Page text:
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Employment Convergence of Immigrants and Natives in Sweden

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Abstract

This study examines the employment convergence patterns of various immigrant groups to natives in Sweden. Using data with annual information (1990-1997) on more than 200,000 individuals, the probability of being regularly employed is estimated, by gender and region of birth, for immigrants with varying duration of residence in Sweden. The results indicate that employment convergence occurs primarily during the first 10 to 15 years after immigration and that significant differences to natives remain thereafter. East and Non European immigrants indicate 55 ­ 70 percent lower chances of being regularly employed, compared to natives, after twenty years in Sweden.

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Bibliographic Info

Paper provided by Stockholm University, Department of Economics in its series Research Papers in Economics with number 2002:9.

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Length: 37 pages
Date of creation: 14 Apr 2002
Date of revision:
Handle: RePEc:hhs:sunrpe:2002_0009

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Postal: Department of Economics, Stockholm, S-106 91 Stockholm, Sweden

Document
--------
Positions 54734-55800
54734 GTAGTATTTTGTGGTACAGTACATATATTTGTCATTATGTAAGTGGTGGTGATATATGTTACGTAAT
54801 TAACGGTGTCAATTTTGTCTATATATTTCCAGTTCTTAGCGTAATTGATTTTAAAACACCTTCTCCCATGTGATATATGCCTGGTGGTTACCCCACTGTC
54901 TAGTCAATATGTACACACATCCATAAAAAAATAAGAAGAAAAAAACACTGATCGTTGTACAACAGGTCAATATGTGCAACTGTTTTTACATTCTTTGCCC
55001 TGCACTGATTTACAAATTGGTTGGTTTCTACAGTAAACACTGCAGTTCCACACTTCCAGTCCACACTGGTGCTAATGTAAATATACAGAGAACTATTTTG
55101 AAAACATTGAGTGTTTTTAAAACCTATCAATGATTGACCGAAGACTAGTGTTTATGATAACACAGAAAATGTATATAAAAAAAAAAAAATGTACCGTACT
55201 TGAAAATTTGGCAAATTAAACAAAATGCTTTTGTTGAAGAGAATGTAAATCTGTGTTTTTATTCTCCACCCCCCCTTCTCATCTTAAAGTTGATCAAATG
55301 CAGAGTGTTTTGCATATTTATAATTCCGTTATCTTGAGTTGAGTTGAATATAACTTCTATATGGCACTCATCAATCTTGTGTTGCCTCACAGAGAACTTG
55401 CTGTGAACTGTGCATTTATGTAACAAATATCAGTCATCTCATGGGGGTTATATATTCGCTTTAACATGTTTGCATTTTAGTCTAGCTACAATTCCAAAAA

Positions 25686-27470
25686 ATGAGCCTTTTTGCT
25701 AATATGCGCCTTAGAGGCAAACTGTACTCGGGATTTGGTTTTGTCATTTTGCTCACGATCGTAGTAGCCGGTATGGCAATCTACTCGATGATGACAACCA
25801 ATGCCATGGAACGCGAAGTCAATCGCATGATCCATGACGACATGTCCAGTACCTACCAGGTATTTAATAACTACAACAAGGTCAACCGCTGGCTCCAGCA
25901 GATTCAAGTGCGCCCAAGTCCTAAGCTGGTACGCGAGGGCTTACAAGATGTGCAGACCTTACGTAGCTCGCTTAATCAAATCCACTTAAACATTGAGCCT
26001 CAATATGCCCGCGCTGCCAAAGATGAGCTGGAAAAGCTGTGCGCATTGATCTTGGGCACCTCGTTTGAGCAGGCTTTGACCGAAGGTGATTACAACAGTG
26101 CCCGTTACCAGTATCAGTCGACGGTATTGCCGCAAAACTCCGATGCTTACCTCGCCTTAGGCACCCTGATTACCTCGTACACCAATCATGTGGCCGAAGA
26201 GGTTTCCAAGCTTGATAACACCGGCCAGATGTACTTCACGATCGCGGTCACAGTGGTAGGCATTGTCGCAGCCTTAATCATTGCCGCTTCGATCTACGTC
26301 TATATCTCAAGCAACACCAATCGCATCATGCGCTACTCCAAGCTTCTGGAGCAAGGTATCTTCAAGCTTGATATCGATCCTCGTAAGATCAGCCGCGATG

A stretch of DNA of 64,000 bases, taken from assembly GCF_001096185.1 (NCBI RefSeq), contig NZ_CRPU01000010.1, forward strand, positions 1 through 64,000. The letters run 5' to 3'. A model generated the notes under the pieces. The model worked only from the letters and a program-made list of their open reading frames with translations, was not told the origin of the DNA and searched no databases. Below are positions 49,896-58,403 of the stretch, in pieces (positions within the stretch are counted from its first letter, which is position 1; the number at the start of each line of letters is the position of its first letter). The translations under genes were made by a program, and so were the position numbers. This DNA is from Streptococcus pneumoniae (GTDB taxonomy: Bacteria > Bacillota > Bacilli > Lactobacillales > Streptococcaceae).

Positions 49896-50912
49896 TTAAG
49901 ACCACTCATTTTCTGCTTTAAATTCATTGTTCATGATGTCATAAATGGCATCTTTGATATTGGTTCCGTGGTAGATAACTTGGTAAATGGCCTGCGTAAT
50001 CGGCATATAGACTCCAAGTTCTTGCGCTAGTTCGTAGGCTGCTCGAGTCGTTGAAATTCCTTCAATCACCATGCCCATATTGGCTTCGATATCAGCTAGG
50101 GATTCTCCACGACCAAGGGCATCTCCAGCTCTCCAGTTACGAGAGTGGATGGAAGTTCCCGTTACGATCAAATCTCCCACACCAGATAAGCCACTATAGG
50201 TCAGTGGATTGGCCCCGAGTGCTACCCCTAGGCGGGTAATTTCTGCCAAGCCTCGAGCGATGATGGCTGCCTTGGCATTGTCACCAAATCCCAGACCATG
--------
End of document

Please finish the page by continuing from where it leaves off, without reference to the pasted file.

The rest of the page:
Phone: +46 8 16 20 00
Fax: +46 8 16 14 25
Email:
Web page: http://www.ne.su.se/
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Keywords: Immigration; Employment; Discrimination; Gender;

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References

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  1. Edin, Per-Anders & LaLonde, Robert J. & Åslund, Olof, 2000. "Emigration of Immigrants and Measures of Immigrant Assimilation: Evidence from Sweden," Working Paper Series 2000:13, Uppsala University, Department of Economics.
  2. Borjas, George J, 1985. "Assimilation, Changes in Cohort Quality, and the Earnings of Immigrants," Journal of Labor Economics, University of Chicago Press, vol. 3(4), pages 463-89, October.
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  5. Long, James E, 1980. "The Effect of Americanization on Earnings: Some Evidence for Women," Journal of Political Economy, University of Chicago Press, vol. 88(3), pages 620-29, June.
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  7. Jan Ekberg, 1999. "Immigration and the public sector: Income effects for the native population in Sweden," Journal of Population Economics, Springer, vol. 12(3), pages 411-430.